Attorney Timothy Zerillo, right, speaks with Zachary Phach during a pretrial motion hearing in Cumberland County Superior Court in Portland on Friday. Phach has been charged with murder in the 2012 slaying of Matthew Blanchard, as well as attempted murder in the shootings of John Howard Jr. and Joshua Hersom. At left is Phach’s co-counsel Caleigh Milton. Gregory Rec/Staff Photographer

Attorneys for a California man charged with murder in a fatal 2012 shooting are lobbying for key evidence to be thrown out at his trial, which is scheduled to begin next month.

Zachary Phach, 33, appeared in court Friday for a pretrial hearing where his attorneys argued that police failed to preserve evidence about an alternative suspect and that a witness who identified him as the shooter was unreliable.

Matt Blanchard

He is scheduled to go before a jury trial on July 17. It’s not clear when the judge will rule on the motions.

Phach was arrested in California in early 2021 and was brought back to the Cumberland County Jail, where he’s still being held on murder, aggravated attempted murder, elevated aggravated assault and criminal conspiracy charges.

Phach was indicted along with Khang Tran, 29, both of whom Portland police say were responsible for a shooting early on July 11, 2012, that killed Matthew Blanchard and injured two other men, Blanchard’s stepbrother Joshua Hersom and half-brother John Howard Jr., while they were walking near the corner of Congress and India streets in downtown Portland.

At the time of the shooting, police said the killing appeared to be random. But when they announced the arrests almost a decade later, police said Tran and Phach targeted the men so they could settle a “beef” with Blanchard and his brothers. They allege Phach was the one who fired the gun, a 9 mm.


Prosecutors dropped most of the charges against Tran last fall and he pleaded guilty to one count of criminal conspiracy and was sentenced to four years in prison.

As Phach now prepares for trial as the sole defendant, his defense attorneys are asking Cumberland County Superior Justice John O’Neil to effectively dismiss the case because police failed to preserve evidence that would allow them to investigate an alternate suspect: Matthew Sanders, whom investigators received several tips about early in their investigation.


According to testimony from former Portland Detective Christopher Giesecke, the lead investigator on the case until 2020, officers received at least three tips about Sanders’ involvement in the shooting.

One caller said Sanders told them he was the one who shot Blanchard. Another caller alleged Sanders showed him a video from the shooting. A third caller told police Sanders had said it was his gun that was used in the shooting, Giesecke testified Friday.

The detective interviewed Sanders more than once. Police even took his phone in August 2012 and searched it for the video. But Giesecke said the tips were inconsistent, much of Sanders’ statements to police were incorrect and he led police to the wrong location of the shooting.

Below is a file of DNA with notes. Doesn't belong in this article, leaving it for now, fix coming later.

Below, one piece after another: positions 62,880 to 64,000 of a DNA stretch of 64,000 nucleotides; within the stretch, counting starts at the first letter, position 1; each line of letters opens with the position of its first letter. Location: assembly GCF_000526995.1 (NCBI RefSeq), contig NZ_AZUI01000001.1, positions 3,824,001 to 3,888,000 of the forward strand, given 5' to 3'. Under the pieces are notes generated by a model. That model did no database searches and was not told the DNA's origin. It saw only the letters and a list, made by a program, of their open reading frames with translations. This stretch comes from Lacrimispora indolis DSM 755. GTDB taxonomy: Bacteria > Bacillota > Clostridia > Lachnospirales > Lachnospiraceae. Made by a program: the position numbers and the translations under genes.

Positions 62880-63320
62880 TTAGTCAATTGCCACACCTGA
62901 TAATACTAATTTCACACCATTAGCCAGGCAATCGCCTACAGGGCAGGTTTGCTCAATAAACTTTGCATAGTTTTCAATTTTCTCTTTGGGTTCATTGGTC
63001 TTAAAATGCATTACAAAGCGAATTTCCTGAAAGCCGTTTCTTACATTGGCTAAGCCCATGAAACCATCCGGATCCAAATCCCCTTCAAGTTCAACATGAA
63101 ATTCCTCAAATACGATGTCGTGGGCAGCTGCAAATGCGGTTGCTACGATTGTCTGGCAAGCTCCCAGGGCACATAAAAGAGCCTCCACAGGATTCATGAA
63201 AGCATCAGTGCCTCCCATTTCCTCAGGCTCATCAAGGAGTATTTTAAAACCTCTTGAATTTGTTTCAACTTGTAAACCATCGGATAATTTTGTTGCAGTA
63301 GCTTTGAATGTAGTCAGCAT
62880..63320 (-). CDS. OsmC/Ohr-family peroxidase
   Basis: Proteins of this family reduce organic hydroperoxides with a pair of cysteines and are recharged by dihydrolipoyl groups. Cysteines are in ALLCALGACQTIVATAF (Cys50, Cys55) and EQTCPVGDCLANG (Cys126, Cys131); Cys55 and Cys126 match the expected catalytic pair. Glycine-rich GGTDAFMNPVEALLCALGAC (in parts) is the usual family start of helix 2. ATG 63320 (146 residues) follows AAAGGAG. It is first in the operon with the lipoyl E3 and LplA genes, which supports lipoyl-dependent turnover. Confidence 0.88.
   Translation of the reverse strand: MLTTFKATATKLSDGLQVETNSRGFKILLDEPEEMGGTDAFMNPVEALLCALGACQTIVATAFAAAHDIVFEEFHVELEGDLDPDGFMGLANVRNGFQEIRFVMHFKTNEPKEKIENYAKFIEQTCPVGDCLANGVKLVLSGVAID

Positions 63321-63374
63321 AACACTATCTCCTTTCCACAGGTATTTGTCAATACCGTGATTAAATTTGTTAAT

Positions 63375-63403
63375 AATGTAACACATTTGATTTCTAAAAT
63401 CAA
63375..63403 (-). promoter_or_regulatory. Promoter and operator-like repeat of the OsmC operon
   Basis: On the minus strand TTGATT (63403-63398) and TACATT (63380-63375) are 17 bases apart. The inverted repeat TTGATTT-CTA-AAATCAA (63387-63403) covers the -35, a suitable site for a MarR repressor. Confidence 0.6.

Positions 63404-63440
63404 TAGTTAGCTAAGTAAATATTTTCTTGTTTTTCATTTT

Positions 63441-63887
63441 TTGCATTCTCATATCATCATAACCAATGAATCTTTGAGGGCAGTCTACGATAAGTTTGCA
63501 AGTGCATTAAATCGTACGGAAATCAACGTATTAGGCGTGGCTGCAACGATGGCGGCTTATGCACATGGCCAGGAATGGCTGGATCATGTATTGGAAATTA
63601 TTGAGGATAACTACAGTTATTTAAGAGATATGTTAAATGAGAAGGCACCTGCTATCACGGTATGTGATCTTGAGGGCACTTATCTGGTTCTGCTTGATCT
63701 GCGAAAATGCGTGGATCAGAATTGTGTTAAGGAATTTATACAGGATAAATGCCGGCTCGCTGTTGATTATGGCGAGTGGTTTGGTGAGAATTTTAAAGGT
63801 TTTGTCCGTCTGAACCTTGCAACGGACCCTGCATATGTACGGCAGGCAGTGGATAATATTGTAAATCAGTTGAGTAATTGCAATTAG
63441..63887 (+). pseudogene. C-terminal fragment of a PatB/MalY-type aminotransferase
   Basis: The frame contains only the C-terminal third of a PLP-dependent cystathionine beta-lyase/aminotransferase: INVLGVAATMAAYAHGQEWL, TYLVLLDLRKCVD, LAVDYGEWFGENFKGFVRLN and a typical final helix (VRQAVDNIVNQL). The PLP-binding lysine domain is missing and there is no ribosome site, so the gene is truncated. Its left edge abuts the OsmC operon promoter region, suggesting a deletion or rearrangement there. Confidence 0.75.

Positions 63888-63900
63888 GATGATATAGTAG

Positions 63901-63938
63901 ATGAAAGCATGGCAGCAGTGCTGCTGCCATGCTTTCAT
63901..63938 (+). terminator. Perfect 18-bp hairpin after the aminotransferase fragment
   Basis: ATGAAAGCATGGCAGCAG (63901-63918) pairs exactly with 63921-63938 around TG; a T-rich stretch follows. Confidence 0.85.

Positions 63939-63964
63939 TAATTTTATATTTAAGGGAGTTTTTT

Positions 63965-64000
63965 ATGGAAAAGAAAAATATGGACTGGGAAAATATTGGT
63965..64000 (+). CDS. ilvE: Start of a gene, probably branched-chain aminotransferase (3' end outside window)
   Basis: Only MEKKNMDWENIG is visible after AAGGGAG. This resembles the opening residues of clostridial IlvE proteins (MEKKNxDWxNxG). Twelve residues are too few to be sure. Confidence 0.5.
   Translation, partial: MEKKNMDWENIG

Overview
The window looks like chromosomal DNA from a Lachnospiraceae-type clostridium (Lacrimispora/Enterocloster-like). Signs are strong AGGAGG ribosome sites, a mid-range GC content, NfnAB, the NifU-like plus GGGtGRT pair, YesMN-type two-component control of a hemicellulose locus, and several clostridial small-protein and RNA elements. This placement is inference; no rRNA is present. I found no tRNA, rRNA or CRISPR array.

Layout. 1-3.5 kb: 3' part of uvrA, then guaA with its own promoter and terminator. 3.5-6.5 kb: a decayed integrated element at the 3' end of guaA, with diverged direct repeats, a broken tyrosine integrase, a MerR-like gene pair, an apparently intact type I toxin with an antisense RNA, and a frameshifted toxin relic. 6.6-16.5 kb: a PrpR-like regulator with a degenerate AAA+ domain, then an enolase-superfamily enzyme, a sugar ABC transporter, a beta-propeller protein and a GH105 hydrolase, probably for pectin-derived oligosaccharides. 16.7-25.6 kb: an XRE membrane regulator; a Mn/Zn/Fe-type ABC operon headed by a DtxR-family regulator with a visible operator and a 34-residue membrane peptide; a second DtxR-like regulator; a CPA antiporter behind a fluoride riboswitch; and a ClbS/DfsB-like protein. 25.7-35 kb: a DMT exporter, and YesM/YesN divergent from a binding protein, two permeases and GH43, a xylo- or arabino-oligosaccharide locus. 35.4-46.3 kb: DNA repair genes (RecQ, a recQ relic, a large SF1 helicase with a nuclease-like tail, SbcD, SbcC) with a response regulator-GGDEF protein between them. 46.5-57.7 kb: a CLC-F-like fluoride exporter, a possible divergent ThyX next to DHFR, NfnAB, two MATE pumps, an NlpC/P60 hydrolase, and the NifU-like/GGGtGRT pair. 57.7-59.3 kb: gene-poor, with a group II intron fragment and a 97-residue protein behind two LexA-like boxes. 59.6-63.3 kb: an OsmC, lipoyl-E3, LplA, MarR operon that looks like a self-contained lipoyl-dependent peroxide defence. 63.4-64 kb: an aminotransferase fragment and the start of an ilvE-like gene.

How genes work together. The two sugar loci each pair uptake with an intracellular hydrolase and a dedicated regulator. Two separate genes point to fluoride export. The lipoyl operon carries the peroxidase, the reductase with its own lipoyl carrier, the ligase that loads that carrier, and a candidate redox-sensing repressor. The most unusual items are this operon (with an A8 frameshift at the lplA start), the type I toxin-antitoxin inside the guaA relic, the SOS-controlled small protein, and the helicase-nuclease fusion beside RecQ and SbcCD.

Blanchards’ brothers knew Sanders and didn’t recognize him as their assailant, Giesecke said.

“In my view, he was telling a story,” he said.

When the detective returned Sanders’ phone, that was the last he spoke with the man.

In court documents, Phach’s defense attorneys, Timothy Zerillo and Caleigh Milton, argue police didn’t fully investigate Sanders as a legitimate suspect and that they didn’t preserve any of the evidence that would’ve made it possible to investigate Sanders more than 10 years later.

“In 2012, no suspect at all had been identified besides Mr. Sanders himself,” the attorneys wrote. “Failing to maintain a crucial piece of evidence, which could hold a video of the shooting, is far worse than poor practice, this is bad faith. This significantly inhibits the defendant’s ability to investigate the case and mount an alternative suspect defense.”

State prosecutors are asking O’Neil to bar the defense from even introducing Sanders as an alternate suspect.



Meanwhile, Zerillo and Milton also have asked the judge to prevent prosecutors from using evidence that an informer identified Phach as the shooter.

Jorge Torres, who was arrested for aggravated trafficking in 2014, contacted police seeking to trade information about the shooting in return for a lesser charge, according to court records and Giesecke’s testimony.

Torres told Giesecke that he was doing cocaine with a man he only knew as “Zack” when the man confessed to the shooting.

Giesecke met with Torres at the York County Jail, bringing in several grainy, black-and-white photos of potential suspects from Facebook. 

The photos were all of Tran’s friends. Giesecke said he had never heard of Phach before meeting with Torres, and didn’t know whether Phach was in any of the pictures beforehand. Police had already identified Tran as a potential suspect.

Torres pointed to a picture of Phach, and said he couldn’t see his face “real good” but he was sure it was him because Phach always wore white T-shirts.

“Jorge Torres’ identifications are plainly unreliable,” wrote Phach’s defense attorneys, calling his motivations “suspect” and saying his memory was limited and drug-induced.

Giesecke later sent that same picture to others in the Portland Police Department, asking if they recognized the man in the white shirt. Officer Dan Aguilera responded, saying he believed the man was Zachary Phach based on an arrest he had made in 2013.

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